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|Oracle Solaris 11.1 Administration: Oracle Solaris Zones, Oracle Solaris 10 Zones, and Resource Management Oracle Solaris 11.1 Information Library|
The Oracle Solaris Zones partitioning technology is used to virtualize operating system services and provide an isolated and secure environment for running applications. A non-global zone, referred to as a zone, is a virtualized operating system environment created within a single instance of the Oracle Solaris operating system. The instance of the operating system is called the global zone.
The goal of virtualization is to move from managing individual datacenter components to managing pools of resources. Successful server virtualization can lead to improved server utilization and more efficient use of server assets. Server virtualization is also important for successful server consolidation projects that maintain the isolation of separate systems.
Virtualization is driven by the need to consolidate multiple hosts and services on a single machine. Virtualization reduces costs through the sharing of hardware, infrastructure, and administration. Benefits include the following:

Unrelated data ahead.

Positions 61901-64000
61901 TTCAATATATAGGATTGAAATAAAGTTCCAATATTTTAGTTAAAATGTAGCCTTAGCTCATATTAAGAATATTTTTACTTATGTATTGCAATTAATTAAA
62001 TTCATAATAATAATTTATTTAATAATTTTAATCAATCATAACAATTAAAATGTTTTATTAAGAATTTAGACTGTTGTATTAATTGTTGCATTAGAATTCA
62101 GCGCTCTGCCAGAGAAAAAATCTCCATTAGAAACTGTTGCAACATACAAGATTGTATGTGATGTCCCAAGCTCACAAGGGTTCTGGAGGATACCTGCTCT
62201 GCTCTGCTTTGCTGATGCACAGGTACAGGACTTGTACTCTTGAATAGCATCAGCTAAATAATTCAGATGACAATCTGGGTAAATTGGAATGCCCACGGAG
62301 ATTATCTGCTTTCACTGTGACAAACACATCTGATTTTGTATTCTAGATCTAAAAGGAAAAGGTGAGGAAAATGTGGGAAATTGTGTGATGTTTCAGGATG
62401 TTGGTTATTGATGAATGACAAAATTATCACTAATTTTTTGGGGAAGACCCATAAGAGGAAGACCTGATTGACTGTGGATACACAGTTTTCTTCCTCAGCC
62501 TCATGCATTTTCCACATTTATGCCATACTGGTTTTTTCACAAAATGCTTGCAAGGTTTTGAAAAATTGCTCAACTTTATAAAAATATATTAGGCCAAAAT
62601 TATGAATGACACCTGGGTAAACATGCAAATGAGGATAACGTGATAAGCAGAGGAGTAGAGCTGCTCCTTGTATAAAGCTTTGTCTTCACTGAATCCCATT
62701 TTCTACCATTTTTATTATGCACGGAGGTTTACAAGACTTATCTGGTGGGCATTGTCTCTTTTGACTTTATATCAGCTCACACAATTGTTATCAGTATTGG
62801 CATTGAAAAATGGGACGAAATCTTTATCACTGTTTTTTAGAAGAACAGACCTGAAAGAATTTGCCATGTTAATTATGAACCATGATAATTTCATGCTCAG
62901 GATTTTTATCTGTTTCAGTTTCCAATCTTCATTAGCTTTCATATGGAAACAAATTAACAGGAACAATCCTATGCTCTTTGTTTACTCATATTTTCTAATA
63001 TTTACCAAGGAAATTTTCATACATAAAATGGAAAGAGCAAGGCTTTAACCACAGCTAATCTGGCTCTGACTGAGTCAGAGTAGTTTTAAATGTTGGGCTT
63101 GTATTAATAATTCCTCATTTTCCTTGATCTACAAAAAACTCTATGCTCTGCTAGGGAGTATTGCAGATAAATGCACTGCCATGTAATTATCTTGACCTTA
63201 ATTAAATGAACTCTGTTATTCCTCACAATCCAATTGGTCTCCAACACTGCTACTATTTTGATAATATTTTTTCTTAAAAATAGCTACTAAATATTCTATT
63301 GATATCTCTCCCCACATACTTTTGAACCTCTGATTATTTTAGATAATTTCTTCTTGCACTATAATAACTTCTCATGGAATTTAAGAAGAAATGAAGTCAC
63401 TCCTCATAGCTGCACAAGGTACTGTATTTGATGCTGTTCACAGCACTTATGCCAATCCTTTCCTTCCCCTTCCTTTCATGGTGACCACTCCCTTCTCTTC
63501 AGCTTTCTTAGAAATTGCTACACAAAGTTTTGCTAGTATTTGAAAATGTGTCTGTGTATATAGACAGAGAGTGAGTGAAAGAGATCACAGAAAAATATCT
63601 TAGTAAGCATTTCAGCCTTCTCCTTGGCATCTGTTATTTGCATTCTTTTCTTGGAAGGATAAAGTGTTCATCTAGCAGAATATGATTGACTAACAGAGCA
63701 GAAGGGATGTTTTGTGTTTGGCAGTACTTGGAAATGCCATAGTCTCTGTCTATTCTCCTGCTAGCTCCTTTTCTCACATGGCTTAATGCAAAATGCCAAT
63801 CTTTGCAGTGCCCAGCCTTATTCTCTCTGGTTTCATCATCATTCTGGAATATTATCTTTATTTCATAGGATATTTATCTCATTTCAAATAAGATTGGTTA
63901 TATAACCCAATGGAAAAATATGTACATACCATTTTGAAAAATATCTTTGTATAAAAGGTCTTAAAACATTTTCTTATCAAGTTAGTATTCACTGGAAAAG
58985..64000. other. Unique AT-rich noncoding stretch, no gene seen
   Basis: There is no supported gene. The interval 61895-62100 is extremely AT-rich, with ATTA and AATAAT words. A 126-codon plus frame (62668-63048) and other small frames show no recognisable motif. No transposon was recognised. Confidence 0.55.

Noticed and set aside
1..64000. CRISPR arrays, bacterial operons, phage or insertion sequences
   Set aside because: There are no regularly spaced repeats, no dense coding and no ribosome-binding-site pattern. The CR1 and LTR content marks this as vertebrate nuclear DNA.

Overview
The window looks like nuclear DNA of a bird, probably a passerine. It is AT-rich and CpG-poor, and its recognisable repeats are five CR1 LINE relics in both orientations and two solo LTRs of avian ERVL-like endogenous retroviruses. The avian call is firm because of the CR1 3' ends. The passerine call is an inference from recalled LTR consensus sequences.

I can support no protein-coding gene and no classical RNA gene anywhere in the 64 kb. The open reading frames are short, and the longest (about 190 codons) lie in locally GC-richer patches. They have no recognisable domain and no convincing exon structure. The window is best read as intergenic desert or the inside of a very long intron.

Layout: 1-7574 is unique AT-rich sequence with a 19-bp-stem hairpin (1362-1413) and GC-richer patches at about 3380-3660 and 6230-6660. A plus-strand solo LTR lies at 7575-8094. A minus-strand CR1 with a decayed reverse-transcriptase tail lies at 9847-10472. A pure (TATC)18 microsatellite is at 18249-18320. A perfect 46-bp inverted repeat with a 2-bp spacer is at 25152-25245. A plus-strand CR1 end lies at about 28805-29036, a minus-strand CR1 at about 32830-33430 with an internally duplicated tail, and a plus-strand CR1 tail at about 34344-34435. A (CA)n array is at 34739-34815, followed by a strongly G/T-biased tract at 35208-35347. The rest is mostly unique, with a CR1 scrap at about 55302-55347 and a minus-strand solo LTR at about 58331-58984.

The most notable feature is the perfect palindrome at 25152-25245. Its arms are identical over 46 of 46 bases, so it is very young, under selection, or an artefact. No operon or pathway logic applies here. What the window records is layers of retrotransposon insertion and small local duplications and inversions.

Increased hardware utilization
Greater flexibility in resource allocation
Reduced power requirements
Fewer management costs
Lower cost of ownership
Administrative and resource boundaries between applications on a system
When you create a zone, you produce an application execution environment in which processes are isolated from the rest of the system. This isolation prevents processes that are running in one zone from monitoring or affecting processes that are running in other zones. Even a process running with root credentials cannot view or affect activity in other zones. With Oracle Solaris Zones, you can maintain the one-application-per-server deployment model while simultaneously sharing hardware resources.
A zone also provides an abstract layer that separates applications from the physical attributes of the machine on which they are deployed. Examples of these attributes include physical device paths.
Zones can be used on any machine that is running the Oracle Solaris 10 or later Oracle Solaris release. The upper limit for the number of zones on a system is 8192. The number of zones that can be effectively hosted on a single system is determined by the total resource requirements of the application software running in all of the zones, and the size of the system.
These concepts are discussed in Chapter 17, Planning and Configuring Non-Global Zones (Tasks).